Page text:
This set includes a teapot, cream pot, sugar bowl, and slop bowl, each bearing the conjoined monogram “SAVR” for Solomon and Arriet Van Rensselaer. The considerable number of silver pieces in the Cherry Hill collection associated with Solomon and Arriet suggest their elite status.
In 1819, Arriet Van Rensselaer records the production of 700 pounds of butter and 600 pounds of cheese. These dairy operations took place during the warmer months, which the family spent at Mount Hope, their farmstead adjoining the Cherry Hill estate. It is quite possible that the two properties were operated conjointly and that the center of production was Cherry Hill. Butter and cheese would certainly have been used by the substantial households at Cherry Hill and Mount Hope, but given the prodigious quantities produced, it seems likely that the staples were also sold or bartered in order to economically support the estates.
In addition to recording churnings, Arriet sometimes uses this document as a daybook. December 4th, the “last churning on the Hill,” produced ten pounds of butter and was also the day that Arriet's husband, Solomon, departed for Washington, where he served in Congress.
This early nineteenth-century gown was probably made for one of Solomon and Arriet Van Rensselaer's daughters, and it may have been worn at a ball in New York City celebrating the opening of the Erie Canal. In a letter dated October 26, 1825, Arriet wrote from New York to her family back at Cherry Hill about the spectacular ceremony celebrating the canal's opening. While Solomon and their daughters continued on to the ball, Arriet stayed behind to write her letter home (and perhaps enjoy some rare peace and quiet). The satin and silk gauze gown is embellished with a chain motif that may represent the Erie Canal “linking” New York to the west.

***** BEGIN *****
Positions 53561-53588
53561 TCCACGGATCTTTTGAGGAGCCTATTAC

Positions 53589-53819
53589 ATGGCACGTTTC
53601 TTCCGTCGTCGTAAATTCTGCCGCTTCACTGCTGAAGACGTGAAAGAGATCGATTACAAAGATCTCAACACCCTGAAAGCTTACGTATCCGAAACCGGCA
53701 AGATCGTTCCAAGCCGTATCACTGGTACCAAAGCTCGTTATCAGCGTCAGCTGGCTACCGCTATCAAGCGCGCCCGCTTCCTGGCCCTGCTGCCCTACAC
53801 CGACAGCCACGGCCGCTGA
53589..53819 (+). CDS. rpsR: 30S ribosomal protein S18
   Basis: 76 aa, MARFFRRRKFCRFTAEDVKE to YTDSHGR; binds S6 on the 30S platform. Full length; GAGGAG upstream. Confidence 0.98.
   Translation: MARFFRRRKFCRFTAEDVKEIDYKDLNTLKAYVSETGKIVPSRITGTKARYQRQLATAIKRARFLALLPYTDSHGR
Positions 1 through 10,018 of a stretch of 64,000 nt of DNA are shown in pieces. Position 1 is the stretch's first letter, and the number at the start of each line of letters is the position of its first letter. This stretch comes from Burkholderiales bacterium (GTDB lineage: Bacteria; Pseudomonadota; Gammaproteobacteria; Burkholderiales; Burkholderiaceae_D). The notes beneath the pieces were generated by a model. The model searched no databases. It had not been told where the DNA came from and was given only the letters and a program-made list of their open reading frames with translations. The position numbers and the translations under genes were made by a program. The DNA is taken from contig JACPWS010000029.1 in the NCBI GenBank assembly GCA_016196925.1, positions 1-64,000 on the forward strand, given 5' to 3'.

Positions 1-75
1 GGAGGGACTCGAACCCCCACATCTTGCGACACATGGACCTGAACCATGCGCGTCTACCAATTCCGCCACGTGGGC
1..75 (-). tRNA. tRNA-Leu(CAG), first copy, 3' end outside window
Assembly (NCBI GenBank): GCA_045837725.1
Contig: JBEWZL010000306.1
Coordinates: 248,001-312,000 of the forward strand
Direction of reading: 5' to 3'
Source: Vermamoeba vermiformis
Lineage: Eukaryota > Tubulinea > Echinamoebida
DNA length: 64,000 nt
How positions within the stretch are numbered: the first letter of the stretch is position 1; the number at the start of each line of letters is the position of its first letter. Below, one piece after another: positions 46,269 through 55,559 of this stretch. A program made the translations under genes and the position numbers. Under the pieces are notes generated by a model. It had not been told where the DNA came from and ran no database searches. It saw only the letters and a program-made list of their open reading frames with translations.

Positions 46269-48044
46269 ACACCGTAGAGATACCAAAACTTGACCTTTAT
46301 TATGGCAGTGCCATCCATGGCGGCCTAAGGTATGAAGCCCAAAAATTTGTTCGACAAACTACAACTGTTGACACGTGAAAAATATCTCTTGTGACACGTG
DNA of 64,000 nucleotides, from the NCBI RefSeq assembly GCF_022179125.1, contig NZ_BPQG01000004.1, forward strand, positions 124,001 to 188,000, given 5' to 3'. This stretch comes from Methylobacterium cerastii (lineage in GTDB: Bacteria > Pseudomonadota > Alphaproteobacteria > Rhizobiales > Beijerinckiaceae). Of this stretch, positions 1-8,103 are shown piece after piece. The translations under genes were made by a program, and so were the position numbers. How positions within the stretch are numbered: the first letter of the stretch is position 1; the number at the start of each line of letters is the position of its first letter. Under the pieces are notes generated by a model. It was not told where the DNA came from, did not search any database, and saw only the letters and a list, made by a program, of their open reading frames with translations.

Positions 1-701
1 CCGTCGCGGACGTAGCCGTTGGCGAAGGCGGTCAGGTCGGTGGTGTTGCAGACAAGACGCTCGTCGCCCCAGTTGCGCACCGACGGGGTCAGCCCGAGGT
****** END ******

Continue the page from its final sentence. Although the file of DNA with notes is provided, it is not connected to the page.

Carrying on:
What's in a sock? Perhaps a great deal at a closer look. This silk stocking belonged to Arriet Van Rensselaer of Cherry Hill during the early nineteenth century. It features embroidery and openwork decoration only on its lower section, so that a lovely ankle glimpsed beneath a long skirt might be elegantly embellished. The decoration and silken fabric reflect Arriet's well-to do status—but a close look at the stocking's many mends and reinforcements gives us a sense of household economy as well as the value of textiles. Even in an elite household, stockings might be well worn and repeatedly repaired.
The top of the stocking is inked with the initials “AVR.”
These epaulets bear the single star of a Brigadier General and the button (an eagle arising from a half globe) of the New York State Militia. Solomon wears these epaulets in his portrait painted in 1819 by Ezra Ames.
The set of octagonal hot water plates pictured here bear the typical blue-and-white design of Canton ware. Hot water could be added to the interior of the plate through a small opening on the side to keep food warm. This plate may be among the items included in the 1852 inventory of Solomon Van Rensselaer's estate: “1 blue China Dinner Sett.”
This document is a bill of sale documenting Solomon Van Rensselaer's purchase of an enslaved man of 28 years named Rob. However assiduous Solomon and Arriet may have been in their respective labors—Solomon in his career and Arriet in her oversight of household operations and production—there can be little doubt that the hardest labors were endured by the enslaved men and women in the Van Rensselaer household who enjoyed little of the reward. Solomon opposed the extension of slavery into new territories, yet he himself owned slaves well into the waning years of that institution in New York.